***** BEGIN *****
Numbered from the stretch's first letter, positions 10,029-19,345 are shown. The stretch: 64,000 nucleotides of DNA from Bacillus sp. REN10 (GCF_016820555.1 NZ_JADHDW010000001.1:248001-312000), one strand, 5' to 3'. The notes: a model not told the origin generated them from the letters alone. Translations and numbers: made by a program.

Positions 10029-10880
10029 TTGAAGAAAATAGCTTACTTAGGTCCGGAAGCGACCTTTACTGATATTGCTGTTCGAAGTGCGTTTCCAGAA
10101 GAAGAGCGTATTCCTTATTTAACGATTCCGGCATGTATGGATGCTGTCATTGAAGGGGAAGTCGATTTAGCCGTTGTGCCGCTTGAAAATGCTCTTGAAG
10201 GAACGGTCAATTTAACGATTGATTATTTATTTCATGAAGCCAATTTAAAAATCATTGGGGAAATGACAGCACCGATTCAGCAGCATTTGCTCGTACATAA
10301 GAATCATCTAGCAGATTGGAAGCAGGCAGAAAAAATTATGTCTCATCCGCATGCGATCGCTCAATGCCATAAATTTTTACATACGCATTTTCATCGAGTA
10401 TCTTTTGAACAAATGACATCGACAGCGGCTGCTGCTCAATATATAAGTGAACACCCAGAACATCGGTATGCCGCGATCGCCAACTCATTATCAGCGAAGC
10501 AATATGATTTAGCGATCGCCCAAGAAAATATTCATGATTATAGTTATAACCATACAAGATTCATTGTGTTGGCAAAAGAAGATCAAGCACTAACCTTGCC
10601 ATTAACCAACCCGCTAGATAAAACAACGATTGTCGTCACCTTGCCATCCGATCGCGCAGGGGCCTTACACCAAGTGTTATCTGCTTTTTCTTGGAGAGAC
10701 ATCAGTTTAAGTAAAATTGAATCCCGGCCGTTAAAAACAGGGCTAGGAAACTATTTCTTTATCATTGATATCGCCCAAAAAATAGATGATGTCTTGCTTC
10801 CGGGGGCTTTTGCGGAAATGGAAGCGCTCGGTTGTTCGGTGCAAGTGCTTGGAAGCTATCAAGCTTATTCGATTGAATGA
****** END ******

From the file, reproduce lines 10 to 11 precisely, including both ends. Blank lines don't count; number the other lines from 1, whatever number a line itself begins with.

10701 ATCAGTTTAAGTAAAATTGAATCCCGGCCGTTAAAAACAGGGCTAGGAAACTATTTCTTTATCATTGATATCGCCCAAAAAATAGATGATGTCTTGCTTC
10801 CGGGGGCTTTTGCGGAAATGGAAGCGCTCGGTTGTTCGGTGCAAGTGCTTGGAAGCTATCAAGCTTATTCGATTGAATGA